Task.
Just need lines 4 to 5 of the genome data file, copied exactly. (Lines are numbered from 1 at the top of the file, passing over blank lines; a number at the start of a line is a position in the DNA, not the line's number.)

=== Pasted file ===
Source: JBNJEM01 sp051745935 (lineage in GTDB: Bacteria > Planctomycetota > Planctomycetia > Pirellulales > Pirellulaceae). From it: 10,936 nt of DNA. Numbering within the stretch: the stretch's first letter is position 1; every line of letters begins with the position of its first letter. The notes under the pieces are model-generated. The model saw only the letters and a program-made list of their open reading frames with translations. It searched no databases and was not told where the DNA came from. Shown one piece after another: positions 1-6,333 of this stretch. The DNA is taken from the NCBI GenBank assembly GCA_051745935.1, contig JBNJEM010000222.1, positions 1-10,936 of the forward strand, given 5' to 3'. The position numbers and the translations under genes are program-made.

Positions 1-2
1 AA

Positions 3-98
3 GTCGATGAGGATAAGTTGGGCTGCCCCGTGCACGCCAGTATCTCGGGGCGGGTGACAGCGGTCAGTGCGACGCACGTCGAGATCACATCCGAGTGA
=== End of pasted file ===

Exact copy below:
Positions 3-98
3 GTCGATGAGGATAAGTTGGGCTGCCCCGTGCACGCCAGTATCTCGGGGCGGGTGACAGCGGTCAGTGCGACGCACGTCGAGATCACATCCGAGTGA